Millennium Post

Times they are a-changin’

When Harvard-trained social anthropologist Akash Kapur decided to narrate the remarkable process of historical change in India, he did so through stories of a bevy of individuals including a farmer, a BPO employee, a cow broker and a rag picker.

Kapur grew up and now lives in the countryside outside Puducherry. India Becoming: A Journey through a Changing Landscape is the result of his effort to understand the changing landscape of India, transformed by rapid economic growth, which he first encountered on his return from the US in 2003.

‘I grew up in the countryside outside Pondicherry, so the villages and small towns of India, and especially South India, was the landscape that I knew best. I also knew that it was a landscape generally under-represented in contemporary writing about India,’ he says.

‘But really, the main reason I wanted to write about small towns is because I felt like I understood that world, and because I felt like the process of transformation playing out in India was particularly complex and nuanced in that world,’ Kapur says.

He says the title ‘India Becoming’ captures the ‘sense of a nation that is still undergoing a process of transition - a nation on the move, becoming something, but we don’t know yet just what’.

According to the writer, the key and only indisputable fact of modern India is that it is a nation undergoing a dramatic process of change.

‘That change is still playing out; we have by no means reached an end point yet.’

While writing the book, Kapur followed the lives of the characters for several years almost feeling like a journalist.

‘I think it’s important for writers to have a life outside the writing - to do other things, to engage with the world in other ways. Otherwise, what will we write about? We have to know the world in order to write about it.’

He chose the characters of India Becoming through a process of serendipity.

‘There wasn’t much of a system. I wasn’t so much seeking to find characters who could be demographically representative of India. I was looking for characters whose lives embodied the nations process of change - who were living that process and hopefully aware of it and thinking about it,’ he says.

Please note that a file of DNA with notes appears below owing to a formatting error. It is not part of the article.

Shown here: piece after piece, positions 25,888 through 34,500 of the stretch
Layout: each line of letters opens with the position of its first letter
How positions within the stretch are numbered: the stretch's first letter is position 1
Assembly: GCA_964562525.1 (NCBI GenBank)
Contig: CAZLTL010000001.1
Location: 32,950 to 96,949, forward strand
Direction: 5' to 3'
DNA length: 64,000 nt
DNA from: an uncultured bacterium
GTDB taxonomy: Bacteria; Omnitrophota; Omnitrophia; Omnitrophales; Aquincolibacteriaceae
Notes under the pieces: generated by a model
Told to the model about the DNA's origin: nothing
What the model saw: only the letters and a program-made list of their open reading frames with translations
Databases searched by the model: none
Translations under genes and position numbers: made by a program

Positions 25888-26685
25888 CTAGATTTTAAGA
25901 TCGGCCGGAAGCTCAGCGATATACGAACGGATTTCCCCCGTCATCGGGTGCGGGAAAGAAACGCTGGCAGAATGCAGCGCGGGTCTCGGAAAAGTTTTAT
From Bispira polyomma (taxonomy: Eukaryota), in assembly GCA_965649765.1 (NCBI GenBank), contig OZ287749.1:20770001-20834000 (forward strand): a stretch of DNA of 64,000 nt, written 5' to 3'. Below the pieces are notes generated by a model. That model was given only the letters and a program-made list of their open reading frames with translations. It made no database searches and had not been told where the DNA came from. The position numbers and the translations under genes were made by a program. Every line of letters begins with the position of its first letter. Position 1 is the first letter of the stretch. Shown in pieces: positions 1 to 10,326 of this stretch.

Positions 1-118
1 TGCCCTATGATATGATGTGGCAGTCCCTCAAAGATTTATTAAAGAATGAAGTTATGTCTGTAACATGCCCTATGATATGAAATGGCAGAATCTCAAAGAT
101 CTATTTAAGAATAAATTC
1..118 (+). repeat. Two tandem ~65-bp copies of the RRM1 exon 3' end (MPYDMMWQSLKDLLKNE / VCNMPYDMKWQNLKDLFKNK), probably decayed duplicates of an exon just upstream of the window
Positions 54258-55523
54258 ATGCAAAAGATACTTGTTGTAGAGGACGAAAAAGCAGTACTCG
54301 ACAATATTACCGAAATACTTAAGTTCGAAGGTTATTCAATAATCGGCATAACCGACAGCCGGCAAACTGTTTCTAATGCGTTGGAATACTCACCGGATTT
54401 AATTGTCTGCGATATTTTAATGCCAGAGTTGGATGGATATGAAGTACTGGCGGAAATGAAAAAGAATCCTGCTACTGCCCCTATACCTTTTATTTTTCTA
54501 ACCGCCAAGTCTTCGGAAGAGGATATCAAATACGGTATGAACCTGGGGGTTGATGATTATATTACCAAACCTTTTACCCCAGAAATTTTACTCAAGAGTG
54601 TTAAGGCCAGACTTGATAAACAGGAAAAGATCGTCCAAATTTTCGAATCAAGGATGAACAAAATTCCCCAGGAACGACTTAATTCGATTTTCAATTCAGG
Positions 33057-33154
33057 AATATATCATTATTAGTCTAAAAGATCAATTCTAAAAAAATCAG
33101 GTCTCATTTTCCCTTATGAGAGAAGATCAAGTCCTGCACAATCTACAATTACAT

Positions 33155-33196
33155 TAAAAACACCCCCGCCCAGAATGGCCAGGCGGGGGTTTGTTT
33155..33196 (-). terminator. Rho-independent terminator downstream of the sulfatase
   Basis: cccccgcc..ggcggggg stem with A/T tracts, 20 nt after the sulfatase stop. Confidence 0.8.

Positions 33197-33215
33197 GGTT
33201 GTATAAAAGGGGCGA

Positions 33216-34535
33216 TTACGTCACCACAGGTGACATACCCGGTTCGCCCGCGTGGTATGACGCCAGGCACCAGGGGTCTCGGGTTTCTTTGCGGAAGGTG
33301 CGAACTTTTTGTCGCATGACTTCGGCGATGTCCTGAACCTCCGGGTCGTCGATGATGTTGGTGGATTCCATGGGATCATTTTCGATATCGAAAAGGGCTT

‘Also, because of the nature of my research, which really required me to spend many years following people around and getting into their lives, it was important to find people who were open and willing to spend a lot of time with me. Not everyone was, for very understandable reasons.’

Kapur thinks the concept of India Shining is simplistic, though not wholly untrue. To him, it only captures one side of the modern Indian condition.

‘It isn’t false or wrong, exactly; but it is incomplete.

I do think there is an aspect to modern India that is shining - the nation has made so much progress, both materially and psychologically, over the last two decades. There is so much more optimism and sense of possibility than when I was growing up. So that aspect of India is shining.

‘The trouble is that there is so much in India that is decidedly not shining - and many of the problems we face (corruption, inequality) are in some ways linked to the progress we’ve made. Our environmental problems, for example, are in many ways direct results of all the development weve undergone,’ he says.
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